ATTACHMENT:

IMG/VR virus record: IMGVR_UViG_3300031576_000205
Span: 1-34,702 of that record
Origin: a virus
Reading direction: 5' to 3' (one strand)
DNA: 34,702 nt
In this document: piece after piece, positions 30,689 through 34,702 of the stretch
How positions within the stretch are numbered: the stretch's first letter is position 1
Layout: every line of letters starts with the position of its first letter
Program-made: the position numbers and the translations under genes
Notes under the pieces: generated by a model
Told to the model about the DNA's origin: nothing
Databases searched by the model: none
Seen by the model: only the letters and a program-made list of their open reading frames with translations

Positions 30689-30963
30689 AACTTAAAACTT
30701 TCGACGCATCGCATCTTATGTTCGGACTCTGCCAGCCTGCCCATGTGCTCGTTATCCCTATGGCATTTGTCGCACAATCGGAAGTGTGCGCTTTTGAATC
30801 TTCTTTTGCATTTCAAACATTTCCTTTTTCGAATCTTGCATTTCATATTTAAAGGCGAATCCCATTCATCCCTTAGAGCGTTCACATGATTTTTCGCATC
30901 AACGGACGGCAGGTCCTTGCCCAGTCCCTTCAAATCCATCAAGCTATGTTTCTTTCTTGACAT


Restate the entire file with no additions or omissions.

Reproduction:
IMG/VR virus record: IMGVR_UViG_3300031576_000205
Span: 1-34,702 of that record
Origin: a virus
Reading direction: 5' to 3' (one strand)
DNA: 34,702 nt
In this document: piece after piece, positions 30,689 through 34,702 of the stretch
How positions within the stretch are numbered: the stretch's first letter is position 1
Layout: every line of letters starts with the position of its first letter
Program-made: the position numbers and the translations under genes
Notes under the pieces: generated by a model
Told to the model about the DNA's origin: nothing
Databases searched by the model: none
Seen by the model: only the letters and a program-made list of their open reading frames with translations

Positions 30689-30963
30689 AACTTAAAACTT
30701 TCGACGCATCGCATCTTATGTTCGGACTCTGCCAGCCTGCCCATGTGCTCGTTATCCCTATGGCATTTGTCGCACAATCGGAAGTGTGCGCTTTTGAATC
30801 TTCTTTTGCATTTCAAACATTTCCTTTTTCGAATCTTGCATTTCATATTTAAAGGCGAATCCCATTCATCCCTTAGAGCGTTCACATGATTTTTCGCATC
30901 AACGGACGGCAGGTCCTTGCCCAGTCCCTTCAAATCCATCAAGCTATGTTTCTTTCTTGACAT